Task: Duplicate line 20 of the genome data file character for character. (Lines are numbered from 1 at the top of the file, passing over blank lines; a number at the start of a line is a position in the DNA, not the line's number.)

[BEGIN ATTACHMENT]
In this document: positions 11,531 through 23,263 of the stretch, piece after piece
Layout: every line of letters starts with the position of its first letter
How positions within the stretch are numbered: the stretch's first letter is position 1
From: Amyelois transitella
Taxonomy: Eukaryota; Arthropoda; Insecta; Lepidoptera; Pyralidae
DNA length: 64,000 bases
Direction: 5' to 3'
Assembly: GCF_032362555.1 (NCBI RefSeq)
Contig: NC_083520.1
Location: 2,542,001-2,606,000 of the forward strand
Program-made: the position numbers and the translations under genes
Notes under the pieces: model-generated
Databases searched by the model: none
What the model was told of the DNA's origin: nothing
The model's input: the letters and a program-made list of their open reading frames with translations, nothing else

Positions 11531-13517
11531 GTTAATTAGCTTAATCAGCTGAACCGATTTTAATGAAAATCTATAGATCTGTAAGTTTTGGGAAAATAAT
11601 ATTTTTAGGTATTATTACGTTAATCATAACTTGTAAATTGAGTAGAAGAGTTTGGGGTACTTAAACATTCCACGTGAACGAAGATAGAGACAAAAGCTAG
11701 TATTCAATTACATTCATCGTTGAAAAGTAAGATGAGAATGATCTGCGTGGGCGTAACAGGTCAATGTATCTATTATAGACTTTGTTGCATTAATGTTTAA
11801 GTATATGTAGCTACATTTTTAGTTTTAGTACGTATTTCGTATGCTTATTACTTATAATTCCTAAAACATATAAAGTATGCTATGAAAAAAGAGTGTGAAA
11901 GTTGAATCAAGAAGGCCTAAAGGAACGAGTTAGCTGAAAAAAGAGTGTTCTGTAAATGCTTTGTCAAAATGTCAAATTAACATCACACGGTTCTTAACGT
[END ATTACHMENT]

11801 GTATATGTAGCTACATTTTTAGTTTTAGTACGTATTTCGTATGCTTATTACTTATAATTCCTAAAACATATAAAGTATGCTATGAAAAAAGAGTGTGAAA